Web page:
Alanna Petroff: We've all been told to save up for our retirement, and we're encouraged to save into a pension. But what happens when we are nearing the end of our working life? Joining me now to talk about this transition into retirement is Richard Parkin from Fidelity Worldwide Investment.
Richard, thanks very much for coming in.
Richard Parkin: Thanks for having me.
Petroff: Now, let's talk about how people save up ahead of retirement, and then we'll get into making that transition. So where are people saving?
Parkin: Okay. So, a lot of people will still have an element of ‘defined benefit pension’, so these are the guaranteed pensions that were very common a few years ago. But increasingly people are saving into what we call ‘defined contribution pensions’, where they and their employer will pay a regular amount in, and then they have to buy an income when they reach retirement. This type of scheme is becoming very common, and so as time goes on we’ll see this becoming a more and more important decision for people. So, as well as pensions, people will potentially have other forms of saving. They might have ISAs, or individual savings accounts. They may have money on deposit, and people need to consider all of those assets when they are thinking about their retirement income.
Petroff: So as you are nearing your retirement, or you're just about to go into retirement, what are your options at that point?
Parkin: Okay. If we just focus in on the types of product that you would use for pension savings, there’s effectively two broad product types. One is annuities, so an annuity is a contract that you buy from an insurance company, where you pay a fixed amount of money to an insurance company, and in return they pay you an income for the rest of your life usually.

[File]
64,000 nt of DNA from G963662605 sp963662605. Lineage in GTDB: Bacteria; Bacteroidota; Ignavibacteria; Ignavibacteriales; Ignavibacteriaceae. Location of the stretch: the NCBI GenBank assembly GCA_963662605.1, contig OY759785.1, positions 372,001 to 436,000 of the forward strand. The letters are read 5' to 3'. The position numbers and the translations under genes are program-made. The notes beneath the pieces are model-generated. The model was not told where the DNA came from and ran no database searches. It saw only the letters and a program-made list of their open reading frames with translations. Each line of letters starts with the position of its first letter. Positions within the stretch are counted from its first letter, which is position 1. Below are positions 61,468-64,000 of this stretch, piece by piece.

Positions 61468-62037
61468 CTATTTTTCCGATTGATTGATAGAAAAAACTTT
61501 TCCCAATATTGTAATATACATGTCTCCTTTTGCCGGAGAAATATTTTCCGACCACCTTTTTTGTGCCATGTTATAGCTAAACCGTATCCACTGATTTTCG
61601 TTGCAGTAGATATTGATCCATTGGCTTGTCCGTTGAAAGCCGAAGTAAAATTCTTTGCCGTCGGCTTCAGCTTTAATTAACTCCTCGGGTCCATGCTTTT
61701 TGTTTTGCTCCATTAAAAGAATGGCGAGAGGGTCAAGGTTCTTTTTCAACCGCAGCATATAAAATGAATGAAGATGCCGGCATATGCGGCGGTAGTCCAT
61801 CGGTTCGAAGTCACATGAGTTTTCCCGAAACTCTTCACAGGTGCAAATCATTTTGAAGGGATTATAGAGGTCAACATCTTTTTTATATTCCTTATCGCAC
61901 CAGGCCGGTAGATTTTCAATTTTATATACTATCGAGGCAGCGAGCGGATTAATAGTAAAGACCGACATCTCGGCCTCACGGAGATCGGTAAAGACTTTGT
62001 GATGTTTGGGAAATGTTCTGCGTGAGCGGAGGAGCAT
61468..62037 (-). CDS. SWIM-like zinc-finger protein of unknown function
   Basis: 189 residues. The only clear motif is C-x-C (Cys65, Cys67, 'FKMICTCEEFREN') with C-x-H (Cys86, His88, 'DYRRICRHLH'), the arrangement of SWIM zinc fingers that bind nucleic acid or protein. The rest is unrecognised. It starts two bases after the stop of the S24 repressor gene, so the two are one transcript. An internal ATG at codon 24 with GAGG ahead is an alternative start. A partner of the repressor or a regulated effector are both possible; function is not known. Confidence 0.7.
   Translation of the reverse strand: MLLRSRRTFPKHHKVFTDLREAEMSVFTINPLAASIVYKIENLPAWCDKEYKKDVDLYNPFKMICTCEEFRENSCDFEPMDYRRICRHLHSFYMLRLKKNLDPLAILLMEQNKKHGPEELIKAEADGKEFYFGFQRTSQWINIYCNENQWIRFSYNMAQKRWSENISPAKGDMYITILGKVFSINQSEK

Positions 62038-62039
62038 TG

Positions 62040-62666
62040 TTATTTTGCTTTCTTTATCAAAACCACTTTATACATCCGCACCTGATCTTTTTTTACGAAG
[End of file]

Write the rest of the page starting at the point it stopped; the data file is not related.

Petroff: And that's a guaranteed income?
Parkin: That's a guaranteed income. Generally the payments are fixed and known in advance. You can get some features, like you can get annuities where the payments are linked to inflation, but the real benefit of an annuity is that it's a certain guaranteed level of income, and as I said, goes on for as long as you live regardless of whether that’s shorter or longer than you might expect. So, that's annuities. Annuities tend to be very useful where people need a lot of certainty around income, maybe they’ve got some fixed expenses of running the house or just living that they want to cover and these are a useful source of income there.
On the other hand, you've got a product called ‘income drawdown’, and effectively this looks like an investment account; very similar to the type of savings account that people have accumulated their pension money in. But the difference is that while staying invested, you can actually start taking income from the assets. So, the benefits of this is that you remain invested in the markets, and if you can afford to continue to take investment risk, then there is potentially some benefit in staying invested. But importantly as well, you get a lot of flexibility over the level of income you take. So it might be that you don't actually need to take all of your money as income from day one, and so converting over into an annuity might not be appropriate. But with income drawdown, you can say invested and maybe just take enough money to supplement any wages or other earnings that you've got until the point that you actually need to convert everything to income.
Petroff: But you don't have total flexibility with income drawdown, there are some rules attached to it.
Parkin: There are some rules. Generally, you can't take out a lot more than you would be able to get if you had an annuity. So the idea is that the rules stop you from cleaning your pot out before you die. But people tend to use it more because they want to take less income to start off, and then continue to stay invested.
Petroff: What would be a key tip that you want to give someone if they are approaching retirement and they're looking at the options available?
Parkin: Yeah. The most important thing is to plan ahead. We too often see people get very close to retirement, perhaps when they get their letter six months away from retirement saying they’ve got to make a decision, that’s the first they start thinking about it. We now write to our customers five years from retirement and suggest they start planning. But people should be looking at this as far out as possibly 10 years ahead. The move to retirement now is not a point in time, it's a transition over time of moving from work into retirement. So, people need to start thinking about that a long way ahead.
Petroff: Okay. Thanks very much for joining me.
Parkin: Thank you.
Petroff: That was Richard Parkin from Fidelity Worldwide Investment. I am Alanna Petroff. Thanks for watching Morningstar.